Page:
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Rory McIlroy in pursuit of US Open leader Bryson DeChambeau

Rory McIlroy was in the hunt (Matt York/AP)
Rory McIlroy was in the hunt (Matt York/AP)

Rory McIlroy had an overdue fifth major title within his sights after eating into his overnight deficit in the final round of the US Open at Pinehurst.

Starting the day three shots behind Bryson DeChambeau, McIlroy made the ideal start with a birdie from 20 feet on the first and found himself just a shot behind when DeChambeau bogeyed the fourth.

McIlroy was then unfortunate to drop a shot on the par-five fifth after what looked an excellent approach ran off the sloping green into one of the native areas.

From a poor lie, McIlroy chipped into the bunker in front of him and narrowly failed to hole a 20-foot par putt.

McIlroy closed the gap again with a birdie from 15 feet on the ninth, but DeChambeau kept his nose in front with par from a similar distance on the eighth.

Playing alongside McIlroy, Patrick Cantlay was two shots off the lead after narrowly failing to match McIlroy’s birdie on the ninth.

Former champion Martin Kaymer had earlier showed what was possible – both good and bad – in the final round.

Ten years after leading from start to finish and winning by eight shots at Pinehurst, Kaymer carded a closing 73 to finish 13 over par.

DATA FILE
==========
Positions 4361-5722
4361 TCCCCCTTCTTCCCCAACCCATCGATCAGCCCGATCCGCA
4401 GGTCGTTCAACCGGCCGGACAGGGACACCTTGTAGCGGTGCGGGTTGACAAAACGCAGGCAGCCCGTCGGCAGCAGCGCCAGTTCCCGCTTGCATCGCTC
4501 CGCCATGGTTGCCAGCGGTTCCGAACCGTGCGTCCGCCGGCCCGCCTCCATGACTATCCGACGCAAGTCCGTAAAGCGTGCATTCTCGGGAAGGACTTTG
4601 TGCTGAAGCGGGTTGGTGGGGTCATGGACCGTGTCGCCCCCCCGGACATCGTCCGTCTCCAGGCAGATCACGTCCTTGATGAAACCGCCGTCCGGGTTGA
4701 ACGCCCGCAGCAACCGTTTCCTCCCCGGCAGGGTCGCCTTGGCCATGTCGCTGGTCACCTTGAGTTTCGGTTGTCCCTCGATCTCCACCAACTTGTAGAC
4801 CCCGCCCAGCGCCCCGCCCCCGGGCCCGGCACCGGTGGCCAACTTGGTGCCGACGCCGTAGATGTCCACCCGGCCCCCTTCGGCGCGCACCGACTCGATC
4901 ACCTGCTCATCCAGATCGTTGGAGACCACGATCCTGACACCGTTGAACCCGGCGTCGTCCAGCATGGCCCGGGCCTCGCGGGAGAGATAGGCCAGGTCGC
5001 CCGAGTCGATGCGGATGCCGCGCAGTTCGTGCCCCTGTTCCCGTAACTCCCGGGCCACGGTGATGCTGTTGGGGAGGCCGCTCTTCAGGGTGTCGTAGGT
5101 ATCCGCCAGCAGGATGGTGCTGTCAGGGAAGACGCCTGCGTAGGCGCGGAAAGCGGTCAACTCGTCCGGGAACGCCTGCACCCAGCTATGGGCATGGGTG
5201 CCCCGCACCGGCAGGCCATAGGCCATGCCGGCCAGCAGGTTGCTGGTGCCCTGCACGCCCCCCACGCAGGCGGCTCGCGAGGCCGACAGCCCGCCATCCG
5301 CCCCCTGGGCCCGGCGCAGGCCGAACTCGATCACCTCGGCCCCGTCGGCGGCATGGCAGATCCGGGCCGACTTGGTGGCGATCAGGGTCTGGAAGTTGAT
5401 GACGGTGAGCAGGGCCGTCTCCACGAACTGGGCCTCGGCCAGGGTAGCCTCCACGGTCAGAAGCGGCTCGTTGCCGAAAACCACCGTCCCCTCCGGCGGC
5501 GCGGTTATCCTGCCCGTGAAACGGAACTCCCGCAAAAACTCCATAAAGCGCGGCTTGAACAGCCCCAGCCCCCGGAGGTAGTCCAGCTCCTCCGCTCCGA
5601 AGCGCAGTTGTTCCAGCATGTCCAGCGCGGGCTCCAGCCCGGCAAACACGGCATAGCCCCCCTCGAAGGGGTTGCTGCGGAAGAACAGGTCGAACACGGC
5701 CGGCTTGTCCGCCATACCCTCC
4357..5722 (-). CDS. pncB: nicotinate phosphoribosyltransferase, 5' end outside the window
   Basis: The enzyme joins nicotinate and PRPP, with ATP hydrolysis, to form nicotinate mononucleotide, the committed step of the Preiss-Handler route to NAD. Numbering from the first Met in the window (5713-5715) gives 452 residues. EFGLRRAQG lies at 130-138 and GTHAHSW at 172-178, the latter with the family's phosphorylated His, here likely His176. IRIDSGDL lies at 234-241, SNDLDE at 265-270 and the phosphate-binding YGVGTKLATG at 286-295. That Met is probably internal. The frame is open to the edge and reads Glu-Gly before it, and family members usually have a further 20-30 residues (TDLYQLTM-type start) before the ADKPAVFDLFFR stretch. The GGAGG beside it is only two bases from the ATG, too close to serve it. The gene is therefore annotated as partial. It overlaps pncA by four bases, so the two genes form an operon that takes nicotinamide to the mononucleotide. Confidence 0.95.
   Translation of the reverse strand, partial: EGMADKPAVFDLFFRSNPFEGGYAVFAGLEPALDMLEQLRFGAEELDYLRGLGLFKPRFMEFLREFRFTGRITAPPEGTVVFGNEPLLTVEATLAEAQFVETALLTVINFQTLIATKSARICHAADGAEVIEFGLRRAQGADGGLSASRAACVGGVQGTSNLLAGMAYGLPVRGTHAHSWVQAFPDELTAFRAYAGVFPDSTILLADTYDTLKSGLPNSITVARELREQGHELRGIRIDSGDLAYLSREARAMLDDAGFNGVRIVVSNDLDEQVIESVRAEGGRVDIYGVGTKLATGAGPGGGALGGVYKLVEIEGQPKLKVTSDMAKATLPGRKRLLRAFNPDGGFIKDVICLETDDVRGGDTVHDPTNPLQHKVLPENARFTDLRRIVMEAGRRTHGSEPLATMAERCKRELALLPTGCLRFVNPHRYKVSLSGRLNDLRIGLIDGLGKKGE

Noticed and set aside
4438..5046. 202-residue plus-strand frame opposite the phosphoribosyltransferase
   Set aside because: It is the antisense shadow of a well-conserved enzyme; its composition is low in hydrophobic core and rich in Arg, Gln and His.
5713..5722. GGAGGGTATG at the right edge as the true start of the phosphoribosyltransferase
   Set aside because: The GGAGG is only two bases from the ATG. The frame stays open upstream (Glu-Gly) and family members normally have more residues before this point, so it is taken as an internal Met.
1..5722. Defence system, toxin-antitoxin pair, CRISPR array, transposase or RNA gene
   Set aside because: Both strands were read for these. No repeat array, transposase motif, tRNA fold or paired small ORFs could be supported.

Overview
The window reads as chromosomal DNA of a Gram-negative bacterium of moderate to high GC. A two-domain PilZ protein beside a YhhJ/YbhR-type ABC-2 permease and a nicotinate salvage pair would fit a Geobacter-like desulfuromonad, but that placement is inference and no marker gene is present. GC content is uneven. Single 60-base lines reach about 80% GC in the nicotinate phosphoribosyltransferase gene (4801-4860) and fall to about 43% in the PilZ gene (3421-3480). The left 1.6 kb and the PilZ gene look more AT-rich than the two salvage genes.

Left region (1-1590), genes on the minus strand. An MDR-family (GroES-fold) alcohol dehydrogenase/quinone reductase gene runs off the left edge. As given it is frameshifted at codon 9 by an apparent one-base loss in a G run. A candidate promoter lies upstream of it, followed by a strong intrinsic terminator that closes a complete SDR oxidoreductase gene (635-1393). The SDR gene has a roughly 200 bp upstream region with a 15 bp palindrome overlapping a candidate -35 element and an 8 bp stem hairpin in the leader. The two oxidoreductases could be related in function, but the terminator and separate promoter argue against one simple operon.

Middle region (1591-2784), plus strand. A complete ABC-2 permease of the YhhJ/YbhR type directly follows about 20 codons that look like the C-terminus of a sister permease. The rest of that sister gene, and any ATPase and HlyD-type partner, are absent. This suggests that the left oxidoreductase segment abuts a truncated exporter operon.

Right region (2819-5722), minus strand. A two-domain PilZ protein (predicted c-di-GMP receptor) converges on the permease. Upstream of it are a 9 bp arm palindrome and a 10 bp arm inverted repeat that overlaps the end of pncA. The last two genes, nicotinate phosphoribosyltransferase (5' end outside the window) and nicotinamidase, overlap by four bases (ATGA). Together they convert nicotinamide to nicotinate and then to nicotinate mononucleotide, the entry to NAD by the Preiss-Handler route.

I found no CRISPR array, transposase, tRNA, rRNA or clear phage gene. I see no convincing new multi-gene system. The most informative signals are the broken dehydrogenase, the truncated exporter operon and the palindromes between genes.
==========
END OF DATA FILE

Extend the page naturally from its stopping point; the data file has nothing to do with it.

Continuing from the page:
Martin Kaymer plays a bunker shot during the US Open
Former champion Martin Kaymer carded a closing 73 in the US Open at Pinehurst (Matt York/AP)

The former world number one birdied the first, fifth, 10th and 13th – where a forward tee had brought the green into range – but also made a double bogey on the ninth and a quadruple-bogey eight on the 14th.

“I think it’s very fair, I think you can shoot two or three under par,” Kaymer told the PA news agency.

“You do have some tricky pins but you know that. You have to play away from flags quite often so you rely on a lot of putts inside 10 feet because you will miss the odd green.”

Asked about his problems on the 14th, Kaymer added: “I hit a decent bunker shot which just trickled over (the green) and then it didn’t really matter if I finished 50th or 60th so I tried to hit a really nice, cute pitch shot and it came up short twice, but it was a fun week. I enjoyed the challenge.

“Regardless of if it’s Pinehurst or not, I like that feeling of playing well in a major, having a chance.

“Obviously I’m still quite far away from being in contention but to experience Pinehurst again with the crowds and the memories, it was beautiful.”

Kaymer played a practice round with Rory McIlroy earlier in the week and was also alongside the Northern Irishman for the first two rounds of the 2014 US PGA at Valhalla, McIlroy’s most recent major win.

“He plays the same way he did back then, winning is just so difficult,” Kaymer said of McIlroy.

Rory McIlroy plays from a bunker during the US Open
Rory McIlroy, pictured, trailed Bryson DeChambeau by three shots after 54 holes of the US Open (Mike Stewart/AP)

“He came close so many times, I think it’s just a matter of making those clutch putts on the back nine.

“We all know he’s good enough but you do need a little bit of luck as well. When people say he hasn’t won for 10 years, that’s quite unfair towards him.

“It’s very difficult winning major championships and he finished many times in the top 10 which is also a good achievement. I think it’s just a matter of time.”